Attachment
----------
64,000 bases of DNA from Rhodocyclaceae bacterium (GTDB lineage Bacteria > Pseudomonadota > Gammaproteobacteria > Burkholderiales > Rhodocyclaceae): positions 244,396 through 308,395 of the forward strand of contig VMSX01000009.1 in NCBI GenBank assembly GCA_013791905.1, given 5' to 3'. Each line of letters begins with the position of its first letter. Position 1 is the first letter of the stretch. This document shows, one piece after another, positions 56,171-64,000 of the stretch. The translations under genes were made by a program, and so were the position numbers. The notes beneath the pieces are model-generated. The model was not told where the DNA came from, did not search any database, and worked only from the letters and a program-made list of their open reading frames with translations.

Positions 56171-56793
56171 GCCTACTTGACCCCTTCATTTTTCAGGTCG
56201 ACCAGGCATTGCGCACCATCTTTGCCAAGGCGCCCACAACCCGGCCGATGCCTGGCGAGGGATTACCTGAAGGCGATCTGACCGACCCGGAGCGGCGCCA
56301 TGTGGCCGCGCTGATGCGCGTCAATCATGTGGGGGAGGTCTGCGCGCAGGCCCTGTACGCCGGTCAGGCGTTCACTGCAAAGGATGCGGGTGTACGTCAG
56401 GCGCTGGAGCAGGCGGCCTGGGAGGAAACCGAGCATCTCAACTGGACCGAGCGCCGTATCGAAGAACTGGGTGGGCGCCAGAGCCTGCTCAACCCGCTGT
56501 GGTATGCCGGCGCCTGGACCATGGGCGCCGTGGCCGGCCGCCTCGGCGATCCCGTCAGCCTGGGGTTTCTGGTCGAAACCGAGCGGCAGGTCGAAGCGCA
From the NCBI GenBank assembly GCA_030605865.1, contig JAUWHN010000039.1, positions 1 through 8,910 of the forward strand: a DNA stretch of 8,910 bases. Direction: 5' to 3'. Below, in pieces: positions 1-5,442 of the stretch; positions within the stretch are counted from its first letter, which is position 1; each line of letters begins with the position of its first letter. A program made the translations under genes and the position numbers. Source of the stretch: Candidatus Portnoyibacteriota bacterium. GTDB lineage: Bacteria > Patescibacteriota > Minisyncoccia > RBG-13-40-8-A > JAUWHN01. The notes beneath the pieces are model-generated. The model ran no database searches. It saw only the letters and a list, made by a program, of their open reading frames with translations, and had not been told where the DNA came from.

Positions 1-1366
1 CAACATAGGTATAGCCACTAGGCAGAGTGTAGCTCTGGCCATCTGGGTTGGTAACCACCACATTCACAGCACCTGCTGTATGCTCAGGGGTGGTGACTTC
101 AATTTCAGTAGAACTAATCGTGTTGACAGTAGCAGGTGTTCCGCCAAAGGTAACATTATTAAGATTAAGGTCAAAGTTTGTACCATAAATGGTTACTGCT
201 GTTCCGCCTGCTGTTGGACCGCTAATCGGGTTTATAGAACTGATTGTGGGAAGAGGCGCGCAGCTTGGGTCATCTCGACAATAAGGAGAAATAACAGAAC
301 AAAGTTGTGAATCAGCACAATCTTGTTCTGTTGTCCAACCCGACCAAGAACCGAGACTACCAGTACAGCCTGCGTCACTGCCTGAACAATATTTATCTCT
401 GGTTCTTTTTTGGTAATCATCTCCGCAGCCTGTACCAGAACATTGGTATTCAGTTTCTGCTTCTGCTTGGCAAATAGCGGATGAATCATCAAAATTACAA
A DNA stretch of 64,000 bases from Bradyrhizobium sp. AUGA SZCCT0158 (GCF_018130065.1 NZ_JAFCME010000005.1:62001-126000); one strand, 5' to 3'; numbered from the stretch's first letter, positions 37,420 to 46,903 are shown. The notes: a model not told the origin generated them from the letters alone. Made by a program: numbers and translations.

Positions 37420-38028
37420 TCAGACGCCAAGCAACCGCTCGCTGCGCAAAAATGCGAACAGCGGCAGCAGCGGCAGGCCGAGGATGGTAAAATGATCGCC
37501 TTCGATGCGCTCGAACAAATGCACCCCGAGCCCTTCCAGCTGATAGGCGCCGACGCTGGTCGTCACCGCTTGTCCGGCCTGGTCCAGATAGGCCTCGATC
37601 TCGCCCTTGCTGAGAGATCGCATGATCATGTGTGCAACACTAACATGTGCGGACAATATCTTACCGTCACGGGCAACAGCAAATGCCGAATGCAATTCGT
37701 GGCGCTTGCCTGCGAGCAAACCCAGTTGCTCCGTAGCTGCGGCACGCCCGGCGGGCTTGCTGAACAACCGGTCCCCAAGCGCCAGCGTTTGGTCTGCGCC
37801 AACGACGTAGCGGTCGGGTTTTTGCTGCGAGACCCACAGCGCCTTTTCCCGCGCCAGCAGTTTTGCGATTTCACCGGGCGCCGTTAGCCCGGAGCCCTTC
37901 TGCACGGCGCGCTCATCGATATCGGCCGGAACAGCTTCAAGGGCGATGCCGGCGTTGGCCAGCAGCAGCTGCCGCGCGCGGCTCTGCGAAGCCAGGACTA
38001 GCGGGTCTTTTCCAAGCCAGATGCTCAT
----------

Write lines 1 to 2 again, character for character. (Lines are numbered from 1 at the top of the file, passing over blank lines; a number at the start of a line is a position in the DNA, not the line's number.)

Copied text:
64,000 bases of DNA from Rhodocyclaceae bacterium (GTDB lineage Bacteria > Pseudomonadota > Gammaproteobacteria > Burkholderiales > Rhodocyclaceae): positions 244,396 through 308,395 of the forward strand of contig VMSX01000009.1 in NCBI GenBank assembly GCA_013791905.1, given 5' to 3'. Each line of letters begins with the position of its first letter. Position 1 is the first letter of the stretch. This document shows, one piece after another, positions 56,171-64,000 of the stretch. The translations under genes were made by a program, and so were the position numbers. The notes beneath the pieces are model-generated. The model was not told where the DNA came from, did not search any database, and worked only from the letters and a program-made list of their open reading frames with translations.

Positions 56171-56793